by Julia Ahlfeldt (@JuliaAhlfeldt) A lot has been written about millennials, that elusive, hard-to-engage generation which sent brands scrambling in an effort to woo them. But millennials are growing up and marketers have begun to crack their consumer code. Focus has now shifted to the under-20s, the so-called Generation Z (Gen Z) or the generation that will become the largest group of consumers by 2020.
In South Africa, 26.8m people, or 46% of our population, are youth under the age of 25.
While millennials were the first generation to adapt to and adopt new technologies, for Gen Zs, it’s innate. Born after 1992, they’ve entered a world in which mobile phones are mainstream (the first cellphone was launched by Vodacom in SA in 1994) and today use social media as a primary way to connect with friends, as well as brands. In SA, they’re also the first generation to have been born into democracy, making them a unique subset of this society.
So influential is this new age of consumers that the Oxford Dictionary announced its 2017 word of the year as “youthquake”. This refers to the most-important term or phrase used in the public sphere during a specific year; examples of previous words are “fake news” (2016) and “hashtag” (2012).
Of course, Oxford’s ‘words’ are far more than an audit of everyday speech; they are a linguistic yardstick of the day. Tremors of a “youthquake” have been felt around the world and are significantly influencing how brands and businesses are evolving.
Implications for brands
For starters, Gen Zs expect a seamless service. They don’t care how they interact with a brand (on or offline) but they do expect that every touchpoint is simple and accessible. Don’t offer an omnichannel experience? Can’t easily enable in-store product reviews or don’t have a collection point for orders made online? Sales may suffer.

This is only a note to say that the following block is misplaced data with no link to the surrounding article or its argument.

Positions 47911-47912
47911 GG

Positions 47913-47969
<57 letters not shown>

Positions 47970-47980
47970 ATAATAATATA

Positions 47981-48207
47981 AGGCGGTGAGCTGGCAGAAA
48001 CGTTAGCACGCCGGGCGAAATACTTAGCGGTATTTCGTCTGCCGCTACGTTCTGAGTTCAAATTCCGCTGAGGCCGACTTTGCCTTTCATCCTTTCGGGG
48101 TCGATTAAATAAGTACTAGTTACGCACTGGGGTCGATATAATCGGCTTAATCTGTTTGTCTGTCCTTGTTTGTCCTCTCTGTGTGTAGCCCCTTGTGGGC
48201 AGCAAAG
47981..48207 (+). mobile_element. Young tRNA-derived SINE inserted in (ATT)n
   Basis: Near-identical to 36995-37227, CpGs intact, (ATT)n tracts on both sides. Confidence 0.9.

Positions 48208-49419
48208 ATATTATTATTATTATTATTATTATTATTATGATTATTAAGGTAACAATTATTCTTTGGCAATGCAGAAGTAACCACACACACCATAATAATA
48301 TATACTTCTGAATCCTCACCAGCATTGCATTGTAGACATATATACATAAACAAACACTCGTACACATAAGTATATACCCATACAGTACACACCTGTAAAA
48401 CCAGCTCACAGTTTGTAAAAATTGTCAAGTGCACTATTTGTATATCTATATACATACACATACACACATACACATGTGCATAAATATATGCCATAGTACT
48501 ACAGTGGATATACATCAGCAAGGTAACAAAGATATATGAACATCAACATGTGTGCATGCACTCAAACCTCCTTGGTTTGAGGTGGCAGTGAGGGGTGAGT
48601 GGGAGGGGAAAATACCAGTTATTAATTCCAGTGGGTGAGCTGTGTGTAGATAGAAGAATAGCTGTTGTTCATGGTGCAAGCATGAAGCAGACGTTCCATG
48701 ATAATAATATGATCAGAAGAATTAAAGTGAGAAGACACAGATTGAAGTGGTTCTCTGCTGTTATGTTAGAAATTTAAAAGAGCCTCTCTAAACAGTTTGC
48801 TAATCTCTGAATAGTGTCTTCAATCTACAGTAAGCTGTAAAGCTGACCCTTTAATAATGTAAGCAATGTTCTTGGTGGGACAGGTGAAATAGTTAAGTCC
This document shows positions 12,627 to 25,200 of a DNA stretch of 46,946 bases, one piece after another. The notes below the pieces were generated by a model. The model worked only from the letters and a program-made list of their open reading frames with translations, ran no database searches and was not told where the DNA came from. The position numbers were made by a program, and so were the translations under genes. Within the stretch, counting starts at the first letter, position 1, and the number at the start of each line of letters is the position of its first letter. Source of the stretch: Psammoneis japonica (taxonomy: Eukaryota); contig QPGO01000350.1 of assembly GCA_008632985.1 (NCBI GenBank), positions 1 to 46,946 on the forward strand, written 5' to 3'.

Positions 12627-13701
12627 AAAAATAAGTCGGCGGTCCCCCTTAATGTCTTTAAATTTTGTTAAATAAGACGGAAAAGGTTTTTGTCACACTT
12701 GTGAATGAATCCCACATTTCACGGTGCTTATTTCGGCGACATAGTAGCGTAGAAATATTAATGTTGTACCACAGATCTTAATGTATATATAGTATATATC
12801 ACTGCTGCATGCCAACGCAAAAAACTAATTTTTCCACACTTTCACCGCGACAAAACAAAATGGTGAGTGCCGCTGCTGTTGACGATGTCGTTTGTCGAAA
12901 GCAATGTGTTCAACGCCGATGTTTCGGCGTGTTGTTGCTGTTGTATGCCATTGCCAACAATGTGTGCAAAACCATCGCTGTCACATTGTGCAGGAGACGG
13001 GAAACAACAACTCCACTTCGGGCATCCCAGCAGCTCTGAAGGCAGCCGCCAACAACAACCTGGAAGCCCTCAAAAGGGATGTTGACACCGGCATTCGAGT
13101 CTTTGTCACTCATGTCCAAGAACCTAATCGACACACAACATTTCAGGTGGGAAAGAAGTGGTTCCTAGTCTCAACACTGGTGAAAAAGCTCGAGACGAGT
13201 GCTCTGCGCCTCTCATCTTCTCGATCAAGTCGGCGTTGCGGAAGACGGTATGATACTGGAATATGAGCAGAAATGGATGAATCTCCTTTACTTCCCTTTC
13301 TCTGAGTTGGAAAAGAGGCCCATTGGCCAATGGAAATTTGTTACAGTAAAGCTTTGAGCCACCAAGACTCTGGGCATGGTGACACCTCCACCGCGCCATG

They’re more collaborative and like to help create things, too. What does this mean? Brands might want to consider a more-open process to developing products, or change the way they leverage customer feedback to let customers know that they’ve been truly “heard”.
Gen Zs also constantly engage in conversations online, interacting with others, sharing and consuming at a breakneck speed. Does this, then, mean that brands will have to change the way they communicate? Brands will likely need to be faster, more-responsive and produce content that commands attention in a world that is saturated with conversation. These are just a few key considerations brands need to make when developing or tailoring a product for this discerning audience.
Then there’s the issue of security. As the ‘guinea pig’ generation for social media and the digital world, millennials engaged with technology as it was evolving, and before consumers really understood the implications of sharing their data. Where millennials have been more likely to give out their personal details willy-nilly, Gen Zs, though, are far more guarded. Having grown up during a time of major data breaches, and the exploitation of personal information, they are more aware of the risks associated with having their data fall into the wrong hands. Gen Zs will likely demand data security from the companies they choose to do business with, and may view their data as an asset that brands have to ‘earn’ access to, rather than something that is given away with each loyalty card.
These are all important questions needed to be asked by brands intent on crossing the consumer chasm from those born after 1992 to those born before. As a first step to engaging this new generation of customers, they should put themselves in their shoes and ask, “Is this the easiest way to access our product? Have we provided a channel to engage in conversation? Do we have a clear purpose which aligns to theirs?”
Those that do will find the crossover from one generation to the other more seamless, while those who ignore the youthquake signs may remain the domain of Gen Xs and Baby Boomers, and gradually fade away as Gen Zs age.
Julia Ahlfeldt (@JuliaAhlfeldt) is a certified customer experience professional (CCXP). For more must do’s and don’ts on how to keep customers returning again and again to buy from your brand, listen to her podcast, Decoding the Customer. She contributes the monthly column “The CX-Files”, which looks at current issues from a CX perspective, to MarkLives.
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